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Voters have clear choices in the provincial election

Fasten your seat belts, because it could be quite a ride leading to the June 12 general election. With the three main parties all competitive in the polls, you have to wonder what will make the crucial difference in this campaign.
The Liberals, long in the tooth after 11 years in power, will suffer from the gas plant scandal. But how much might they also be hurt by their new budget’s dubious feat of both boosting the deficit and also raising some taxes? How much will the Tories be hurt by carefully laid out policies that are seen by a whole lot of people as being too right-wing and polarizing? And how much will the NDP be hurt by a perception that under Andrea Horwath the party – at least at this stage – does not stand for much of anything?
But while the three main  parties have these and other vulnerabilities, the good news is that Ontarians will have a choice between Liberal and Progressive Conservative platforms that are starkly different. It was time to have an election. And this election should be a lot about policy, which isn’t always the case.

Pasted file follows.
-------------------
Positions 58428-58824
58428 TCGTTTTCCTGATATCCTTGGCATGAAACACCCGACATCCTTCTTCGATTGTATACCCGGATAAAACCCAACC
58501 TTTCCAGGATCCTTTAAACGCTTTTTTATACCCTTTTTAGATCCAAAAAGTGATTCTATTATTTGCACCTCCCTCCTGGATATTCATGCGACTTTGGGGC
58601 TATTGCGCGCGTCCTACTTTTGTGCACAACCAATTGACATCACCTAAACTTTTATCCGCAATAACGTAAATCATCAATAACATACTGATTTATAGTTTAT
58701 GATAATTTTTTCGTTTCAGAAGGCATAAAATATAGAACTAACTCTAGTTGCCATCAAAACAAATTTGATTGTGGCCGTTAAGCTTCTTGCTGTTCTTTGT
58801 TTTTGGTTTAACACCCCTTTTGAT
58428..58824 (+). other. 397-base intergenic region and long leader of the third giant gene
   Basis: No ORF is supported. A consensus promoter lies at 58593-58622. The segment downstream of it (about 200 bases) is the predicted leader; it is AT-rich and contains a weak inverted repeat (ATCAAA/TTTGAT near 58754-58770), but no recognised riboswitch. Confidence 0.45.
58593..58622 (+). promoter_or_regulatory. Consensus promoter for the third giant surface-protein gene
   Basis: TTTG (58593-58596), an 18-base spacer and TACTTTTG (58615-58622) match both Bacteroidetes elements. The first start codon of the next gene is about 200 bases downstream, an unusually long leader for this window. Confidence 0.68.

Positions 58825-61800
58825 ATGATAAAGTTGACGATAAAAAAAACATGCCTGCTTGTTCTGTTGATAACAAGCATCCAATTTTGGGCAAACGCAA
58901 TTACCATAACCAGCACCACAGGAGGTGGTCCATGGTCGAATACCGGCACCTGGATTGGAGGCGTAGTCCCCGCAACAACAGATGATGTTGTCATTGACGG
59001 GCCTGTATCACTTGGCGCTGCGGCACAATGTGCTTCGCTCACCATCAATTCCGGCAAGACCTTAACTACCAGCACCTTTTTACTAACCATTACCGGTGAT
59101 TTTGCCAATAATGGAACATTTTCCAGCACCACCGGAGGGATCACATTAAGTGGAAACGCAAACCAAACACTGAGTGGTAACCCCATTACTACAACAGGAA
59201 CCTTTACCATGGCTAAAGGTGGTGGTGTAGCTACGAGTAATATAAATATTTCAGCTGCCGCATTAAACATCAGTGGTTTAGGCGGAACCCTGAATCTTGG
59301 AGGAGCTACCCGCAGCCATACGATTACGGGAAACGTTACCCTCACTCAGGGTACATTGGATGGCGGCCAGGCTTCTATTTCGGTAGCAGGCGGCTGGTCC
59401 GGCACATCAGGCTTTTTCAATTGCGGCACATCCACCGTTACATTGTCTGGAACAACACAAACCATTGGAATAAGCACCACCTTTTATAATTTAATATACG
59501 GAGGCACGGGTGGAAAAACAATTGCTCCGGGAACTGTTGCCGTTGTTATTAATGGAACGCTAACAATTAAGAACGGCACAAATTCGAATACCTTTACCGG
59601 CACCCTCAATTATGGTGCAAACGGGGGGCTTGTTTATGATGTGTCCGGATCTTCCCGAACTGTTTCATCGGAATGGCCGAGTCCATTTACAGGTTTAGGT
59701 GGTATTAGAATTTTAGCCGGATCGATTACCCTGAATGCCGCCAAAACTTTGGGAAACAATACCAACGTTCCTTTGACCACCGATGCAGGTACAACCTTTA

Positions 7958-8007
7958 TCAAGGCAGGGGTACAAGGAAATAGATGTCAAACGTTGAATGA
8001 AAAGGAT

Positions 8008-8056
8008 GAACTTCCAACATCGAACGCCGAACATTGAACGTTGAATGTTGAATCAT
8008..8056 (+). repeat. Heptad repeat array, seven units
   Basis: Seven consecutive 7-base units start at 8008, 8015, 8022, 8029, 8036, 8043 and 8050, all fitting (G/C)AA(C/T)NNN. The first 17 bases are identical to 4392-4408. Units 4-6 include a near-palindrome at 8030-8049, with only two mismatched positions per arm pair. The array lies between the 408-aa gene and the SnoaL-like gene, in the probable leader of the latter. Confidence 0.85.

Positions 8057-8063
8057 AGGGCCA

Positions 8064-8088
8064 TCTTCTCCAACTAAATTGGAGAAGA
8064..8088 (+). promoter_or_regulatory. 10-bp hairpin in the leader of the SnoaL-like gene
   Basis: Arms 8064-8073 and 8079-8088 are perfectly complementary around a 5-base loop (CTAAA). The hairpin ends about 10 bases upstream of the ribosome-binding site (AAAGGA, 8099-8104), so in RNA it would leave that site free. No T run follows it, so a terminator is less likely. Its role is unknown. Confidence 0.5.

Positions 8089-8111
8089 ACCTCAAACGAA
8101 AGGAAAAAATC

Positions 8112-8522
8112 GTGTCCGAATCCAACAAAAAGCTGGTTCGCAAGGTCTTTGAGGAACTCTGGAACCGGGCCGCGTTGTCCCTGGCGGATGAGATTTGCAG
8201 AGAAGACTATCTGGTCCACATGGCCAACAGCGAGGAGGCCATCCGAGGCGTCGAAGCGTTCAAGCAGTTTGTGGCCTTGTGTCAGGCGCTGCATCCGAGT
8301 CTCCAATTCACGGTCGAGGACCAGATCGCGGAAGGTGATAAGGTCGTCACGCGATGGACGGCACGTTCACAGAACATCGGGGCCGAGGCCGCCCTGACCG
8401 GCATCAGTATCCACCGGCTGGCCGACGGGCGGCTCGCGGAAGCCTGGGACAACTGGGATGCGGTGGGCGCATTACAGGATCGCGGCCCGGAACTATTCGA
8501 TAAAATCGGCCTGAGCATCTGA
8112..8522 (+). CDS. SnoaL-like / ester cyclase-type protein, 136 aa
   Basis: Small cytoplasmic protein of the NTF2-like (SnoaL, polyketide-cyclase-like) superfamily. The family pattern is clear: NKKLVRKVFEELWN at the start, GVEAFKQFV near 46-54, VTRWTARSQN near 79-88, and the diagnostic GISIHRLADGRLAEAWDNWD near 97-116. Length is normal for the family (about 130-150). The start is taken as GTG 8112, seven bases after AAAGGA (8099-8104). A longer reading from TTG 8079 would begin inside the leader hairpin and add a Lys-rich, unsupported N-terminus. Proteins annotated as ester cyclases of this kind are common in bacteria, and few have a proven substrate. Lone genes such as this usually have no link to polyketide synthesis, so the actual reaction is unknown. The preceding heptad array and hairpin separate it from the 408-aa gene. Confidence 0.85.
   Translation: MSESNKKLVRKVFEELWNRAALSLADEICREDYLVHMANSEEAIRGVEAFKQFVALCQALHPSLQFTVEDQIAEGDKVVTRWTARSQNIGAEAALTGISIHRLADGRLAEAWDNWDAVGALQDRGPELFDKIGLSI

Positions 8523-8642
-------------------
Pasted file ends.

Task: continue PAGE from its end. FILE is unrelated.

At the Guelph riding level, things are getting an extra dash of colour with Ontario Green Party leader Mike Schreiner trying to win his party’s first seat in Guelph – where Green candidate Ben Polley came third with an impressive 19.5% of the vote in the 2007 election. James Gordon, who came a close third with 23.9% of the vote in the 2011 election – less than 2% behind PC candidate Greg Schirk – is back again for the NDP.  The Tories, who have been trying someone new every election since Brenda Elliott lost to Liz Sandals in 2003, are hoping Anthony MacDonald can come through the pack to win a race with four serious candidates. And Sandals, who has never scored less than 40% of the vote in winning three straight provincial elections, is now something she never was under Dalton McGuinty – a cabinet minister, and a high-profile one at that as education minister.
It should be fun!

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